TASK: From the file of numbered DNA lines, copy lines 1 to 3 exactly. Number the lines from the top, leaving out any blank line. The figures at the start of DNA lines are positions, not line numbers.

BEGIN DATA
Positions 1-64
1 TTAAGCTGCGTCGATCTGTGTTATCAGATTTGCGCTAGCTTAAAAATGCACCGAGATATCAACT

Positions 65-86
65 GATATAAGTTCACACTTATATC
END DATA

Positions 1-64
1 TTAAGCTGCGTCGATCTGTGTTATCAGATTTGCGCTAGCTTAAAAATGCACCGAGATATCAACT

Positions 65-86